by John Foster illustrated by Korky Paul
narrated by Harry Enfield & Sandy Toksvig
ISBN 0192683934 Oxford University Press
Enter the dragon's lair at your peril! Explore the labyrinth of tunnels and you'll find every kind of dragon you can think of - and some you'd sooner not think of. Pet dragons, dragons chasing teachers, with the vet, playing the banjo, purple dragons, and fiery dragons. Once you reach the lair, hear a song about your chosen dragon - with the text on-screen you can sing along too! "DRAGONS!" lets you choose how and where to explore: click on the library door to hear lots of funny poems being read aloud, go straight to the main screens for the click-and-play musical numbers, or spend your time in the labyrinth of tunnels. The disc also doubles up as an audio CD, so you can listen to your favourite songs again and again.
"DRAGONS!" has plenty to amuse and entertain young children as they discover that dragons are not always what they seem.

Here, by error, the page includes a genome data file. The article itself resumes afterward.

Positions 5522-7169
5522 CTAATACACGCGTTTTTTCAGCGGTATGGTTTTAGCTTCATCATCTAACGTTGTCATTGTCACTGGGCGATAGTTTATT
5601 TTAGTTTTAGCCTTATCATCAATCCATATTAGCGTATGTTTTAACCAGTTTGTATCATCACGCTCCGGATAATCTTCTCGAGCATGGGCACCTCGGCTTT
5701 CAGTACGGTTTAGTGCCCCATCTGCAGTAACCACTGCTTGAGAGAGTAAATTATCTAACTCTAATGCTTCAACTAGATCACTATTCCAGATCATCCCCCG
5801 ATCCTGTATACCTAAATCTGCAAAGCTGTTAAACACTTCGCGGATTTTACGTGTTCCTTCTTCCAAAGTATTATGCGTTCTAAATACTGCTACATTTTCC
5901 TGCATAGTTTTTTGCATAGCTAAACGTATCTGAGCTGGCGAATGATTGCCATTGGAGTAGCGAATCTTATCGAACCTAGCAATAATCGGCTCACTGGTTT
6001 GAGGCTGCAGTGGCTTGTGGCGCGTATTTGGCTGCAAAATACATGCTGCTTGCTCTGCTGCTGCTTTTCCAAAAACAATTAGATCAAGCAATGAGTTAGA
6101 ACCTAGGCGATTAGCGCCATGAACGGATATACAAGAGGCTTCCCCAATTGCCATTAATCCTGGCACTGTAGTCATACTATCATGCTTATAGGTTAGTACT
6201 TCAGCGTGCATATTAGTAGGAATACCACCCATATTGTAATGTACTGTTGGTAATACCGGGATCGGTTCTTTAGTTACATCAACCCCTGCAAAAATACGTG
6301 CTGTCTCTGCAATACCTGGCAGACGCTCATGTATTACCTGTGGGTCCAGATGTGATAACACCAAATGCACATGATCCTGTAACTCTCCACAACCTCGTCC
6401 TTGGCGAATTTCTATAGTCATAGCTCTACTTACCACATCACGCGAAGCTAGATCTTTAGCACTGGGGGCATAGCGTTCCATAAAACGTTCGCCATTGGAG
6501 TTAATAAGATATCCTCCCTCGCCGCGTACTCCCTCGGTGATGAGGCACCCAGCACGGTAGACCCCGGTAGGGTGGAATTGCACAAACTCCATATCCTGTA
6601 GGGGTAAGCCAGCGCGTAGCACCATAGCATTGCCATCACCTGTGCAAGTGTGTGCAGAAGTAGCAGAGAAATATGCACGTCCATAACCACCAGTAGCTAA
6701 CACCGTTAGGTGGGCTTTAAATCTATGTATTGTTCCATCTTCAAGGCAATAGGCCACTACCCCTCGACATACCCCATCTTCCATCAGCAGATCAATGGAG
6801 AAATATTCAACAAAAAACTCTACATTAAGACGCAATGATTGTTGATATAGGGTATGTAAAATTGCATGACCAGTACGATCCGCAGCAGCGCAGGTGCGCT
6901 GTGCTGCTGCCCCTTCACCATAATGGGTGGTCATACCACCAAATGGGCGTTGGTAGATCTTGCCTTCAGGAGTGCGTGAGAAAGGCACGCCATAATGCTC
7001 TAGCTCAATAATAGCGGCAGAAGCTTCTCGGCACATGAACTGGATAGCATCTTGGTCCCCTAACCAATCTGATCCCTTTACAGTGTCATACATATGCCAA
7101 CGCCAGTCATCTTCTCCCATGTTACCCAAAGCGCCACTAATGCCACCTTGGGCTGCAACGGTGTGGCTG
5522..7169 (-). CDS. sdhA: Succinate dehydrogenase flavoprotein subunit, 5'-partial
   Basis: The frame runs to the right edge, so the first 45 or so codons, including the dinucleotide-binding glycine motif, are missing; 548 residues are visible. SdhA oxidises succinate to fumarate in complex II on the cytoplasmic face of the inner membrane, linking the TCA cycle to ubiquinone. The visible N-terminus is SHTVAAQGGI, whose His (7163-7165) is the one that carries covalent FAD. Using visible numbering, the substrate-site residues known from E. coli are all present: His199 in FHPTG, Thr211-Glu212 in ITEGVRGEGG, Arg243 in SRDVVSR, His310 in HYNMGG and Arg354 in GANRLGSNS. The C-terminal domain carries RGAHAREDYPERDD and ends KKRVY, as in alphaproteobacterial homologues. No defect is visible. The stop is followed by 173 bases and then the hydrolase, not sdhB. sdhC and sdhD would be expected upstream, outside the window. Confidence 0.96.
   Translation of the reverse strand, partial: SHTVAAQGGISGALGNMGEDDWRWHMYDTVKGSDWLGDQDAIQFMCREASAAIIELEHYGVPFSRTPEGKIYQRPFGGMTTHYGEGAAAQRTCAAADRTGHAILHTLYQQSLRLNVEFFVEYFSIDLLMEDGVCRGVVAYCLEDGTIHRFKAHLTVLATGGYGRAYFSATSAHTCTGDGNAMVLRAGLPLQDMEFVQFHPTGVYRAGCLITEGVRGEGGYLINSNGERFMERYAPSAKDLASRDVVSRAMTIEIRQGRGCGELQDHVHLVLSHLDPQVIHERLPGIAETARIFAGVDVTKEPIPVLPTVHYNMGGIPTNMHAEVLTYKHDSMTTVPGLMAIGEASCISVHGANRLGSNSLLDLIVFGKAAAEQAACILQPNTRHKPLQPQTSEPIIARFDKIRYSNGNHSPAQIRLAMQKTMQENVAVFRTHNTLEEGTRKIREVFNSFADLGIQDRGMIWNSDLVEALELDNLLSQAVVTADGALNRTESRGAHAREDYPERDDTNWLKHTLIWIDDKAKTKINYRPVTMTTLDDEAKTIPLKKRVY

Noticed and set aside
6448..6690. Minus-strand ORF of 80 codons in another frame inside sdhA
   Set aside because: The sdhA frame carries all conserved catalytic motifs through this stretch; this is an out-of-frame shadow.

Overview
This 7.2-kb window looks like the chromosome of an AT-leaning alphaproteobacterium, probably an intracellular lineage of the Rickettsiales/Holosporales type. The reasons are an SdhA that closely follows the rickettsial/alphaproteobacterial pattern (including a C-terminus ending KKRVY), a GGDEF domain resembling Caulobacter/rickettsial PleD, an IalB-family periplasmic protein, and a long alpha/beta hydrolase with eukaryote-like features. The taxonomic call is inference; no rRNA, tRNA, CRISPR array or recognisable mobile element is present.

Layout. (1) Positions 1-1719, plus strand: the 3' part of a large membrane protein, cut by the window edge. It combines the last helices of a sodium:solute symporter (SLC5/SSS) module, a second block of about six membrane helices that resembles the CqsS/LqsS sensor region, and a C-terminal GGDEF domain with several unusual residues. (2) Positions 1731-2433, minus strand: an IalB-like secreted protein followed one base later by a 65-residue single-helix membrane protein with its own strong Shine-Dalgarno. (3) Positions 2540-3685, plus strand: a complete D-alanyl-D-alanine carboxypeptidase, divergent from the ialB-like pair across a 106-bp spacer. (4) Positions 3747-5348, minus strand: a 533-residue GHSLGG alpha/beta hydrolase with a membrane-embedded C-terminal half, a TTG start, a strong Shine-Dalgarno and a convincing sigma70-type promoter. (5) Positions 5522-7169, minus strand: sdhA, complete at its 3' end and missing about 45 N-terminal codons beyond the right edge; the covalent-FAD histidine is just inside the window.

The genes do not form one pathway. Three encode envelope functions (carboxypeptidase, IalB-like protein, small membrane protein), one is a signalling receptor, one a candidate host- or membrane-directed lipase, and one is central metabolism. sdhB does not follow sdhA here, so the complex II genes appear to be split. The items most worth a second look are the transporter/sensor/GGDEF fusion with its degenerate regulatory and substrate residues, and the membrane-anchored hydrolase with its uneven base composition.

My 22-month-old son, Samuel, was in fits of laughter over Dragons. He roared with delight as water sploshed, flame puffed and bats squeaked in the cavern - good sound effects throughout and lovely, scribbly drawings with lots of jokes - and he bounced with delight when the Spiky dragon tramped through the maze of tunnels to select a poem door.
The maze leads to six screens with poems and music, as well as games of varying complexity. Another door leads to a library, where you can pick books off the shelf and hear the poems read.
But opinions were sharply divided among testers. Samuel and the adults loved it, while the older children - the target audience - were less impressed. Katie (aged five) and Tim (aged nine), the scourges of the test-driving section of their local software shop, only tested "DRAGONS!" as a favour, and have not glanced at it since.
They had no problem loading it, and could get on with it by themselves without help, but they found the Dragon's lair "stupid", and were frustrated that they couldn't guide Spiky through the maze themselves. The songs and poems were listened to with polite interest, but nothing more.
They finally gave up when the poem called Dragon Birth crashed the machine - which the CD-Rom did repeatedly on everything except the minimum installation. Samuel's joy, meanwhile, knew no bounds.
GUARDIAN ON-LINE SECTION 1 AUG 96, MK